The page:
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Coaching as a career goes well beyond helping athletes win. You can now choose to work with a life coach, a wellness coach, or a health or nutrition coach. The same concept applies to all: a coach helps you set and meet goals related to personal development.
A coach is someone to cheer you on, but a professional coach does much more than that. They educate and inform; they guide realistic and achievable goal setting; they measure progress and adjust goals; and ultimately they help clients achieve their goals.
If you have struggled with health, nutrition, wellness, and lifestyle choices, a health coach could help you make positive changes and meet your goals.
A health coach, also often referred to as a wellness coach or even a nutrition coach, is someone who supports and guides clients in making better food and lifestyle choices to improve nutrition and health. Rather than putting every client on the same diet, they work with individuals to learn their strengths, weaknesses, and goals, and craft individualized plans.
Learn more: Coaches use different tactics when working with clients coming from a variety of health, nutrition, and fitness backgrounds.
Coaches are teachers. They provide guidance, plans, structure, and motivation, but they also teach clients about health, wellness, and food. Rather than simply giving you a shopping list for the grocery store, a good health coach will teach you how to shop and make smarter choices in the store. They will give you tips and tools to help you succeed long after you stop using their services.
You may seek out a coach because you want to lose weight or you need guidance making healthier food choices. A good coach does more than just give you a diet plan. They will help you understand the reasons you want to make changes on a deeper level.
This is important because it is where you find the motivation to make lasting changes. Simply wanting to lose weight is not enough to help you during difficult times, when you feel like binging on food. If your coach has helped you determine that your desire for weight loss is rooted in your self-confidence or wanting to be healthier for your children, you will be more motivated to persist.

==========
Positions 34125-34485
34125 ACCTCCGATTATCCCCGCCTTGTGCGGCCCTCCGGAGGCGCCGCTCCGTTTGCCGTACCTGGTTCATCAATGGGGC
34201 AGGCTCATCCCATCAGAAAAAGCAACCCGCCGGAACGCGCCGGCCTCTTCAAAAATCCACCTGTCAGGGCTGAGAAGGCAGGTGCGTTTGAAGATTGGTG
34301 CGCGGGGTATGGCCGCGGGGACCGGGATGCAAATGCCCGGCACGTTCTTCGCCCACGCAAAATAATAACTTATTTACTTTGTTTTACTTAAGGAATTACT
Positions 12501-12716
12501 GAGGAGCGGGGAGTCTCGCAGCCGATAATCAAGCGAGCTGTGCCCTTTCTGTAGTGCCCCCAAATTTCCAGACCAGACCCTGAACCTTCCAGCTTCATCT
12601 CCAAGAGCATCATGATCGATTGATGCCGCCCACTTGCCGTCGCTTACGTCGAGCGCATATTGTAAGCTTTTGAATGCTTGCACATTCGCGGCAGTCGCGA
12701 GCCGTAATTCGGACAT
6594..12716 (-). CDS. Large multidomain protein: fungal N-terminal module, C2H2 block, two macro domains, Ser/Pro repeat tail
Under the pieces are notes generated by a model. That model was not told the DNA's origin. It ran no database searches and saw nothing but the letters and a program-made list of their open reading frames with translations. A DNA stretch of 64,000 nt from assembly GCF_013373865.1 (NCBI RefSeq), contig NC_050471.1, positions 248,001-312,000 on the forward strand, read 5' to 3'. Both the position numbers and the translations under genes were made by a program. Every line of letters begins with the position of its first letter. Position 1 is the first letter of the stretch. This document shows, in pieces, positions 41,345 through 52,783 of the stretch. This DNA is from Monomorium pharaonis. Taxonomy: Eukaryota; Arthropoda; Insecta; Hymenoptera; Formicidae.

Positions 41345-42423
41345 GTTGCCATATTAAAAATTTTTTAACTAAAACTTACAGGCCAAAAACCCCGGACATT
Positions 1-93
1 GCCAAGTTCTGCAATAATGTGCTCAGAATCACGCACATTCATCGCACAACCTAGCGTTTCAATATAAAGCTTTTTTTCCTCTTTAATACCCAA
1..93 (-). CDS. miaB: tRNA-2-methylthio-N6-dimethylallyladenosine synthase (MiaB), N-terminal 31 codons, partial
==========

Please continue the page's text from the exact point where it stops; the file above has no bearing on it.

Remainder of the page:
Motivation is a huge tool for overcoming the roadblocks to making healthier choices. Coaches hear a variety of excuses and barriers from clients and need to know how to help clients move past them.
If your biggest issue with making positive changes is sticking with them, you can benefit from a good health coach. Think of your coach as an accountability partner. They will check in with you, monitor your progress, and push you to do better. On those days when you just feel like giving in to bad habits, your coach is there, in person or a phone call away, to get you back on track.
This is what it all comes down to: a coach is there to be a guide to lasting, positive health changes. They empower with education and by listening to and understanding your needs and challenges. They guide with information, accountability, and advice. If you struggle to make healthy changes in your life, you need a coach.
A health coach is not a medical professional. This is important to understand. They cannot diagnose medical conditions or treat them, interpret medical test results, or even recommend supplements. They do not diagnose or treat mental health conditions.
This may seem limiting, but keep in mind the main roles of any coach: motivation, guidance, accountability, and education. You still need your medical team for diagnosis, treatment, and medical advice, but they won't coach you.
The scope of practice of a health coach is very similar to what a personal trainer does for clients. The difference is that a trainer focuses on your physical fitness, crafting workouts and helping you set and achieve goals for weight loss or maintenance, muscle growth, strength, athletic achievements, or overall fitness.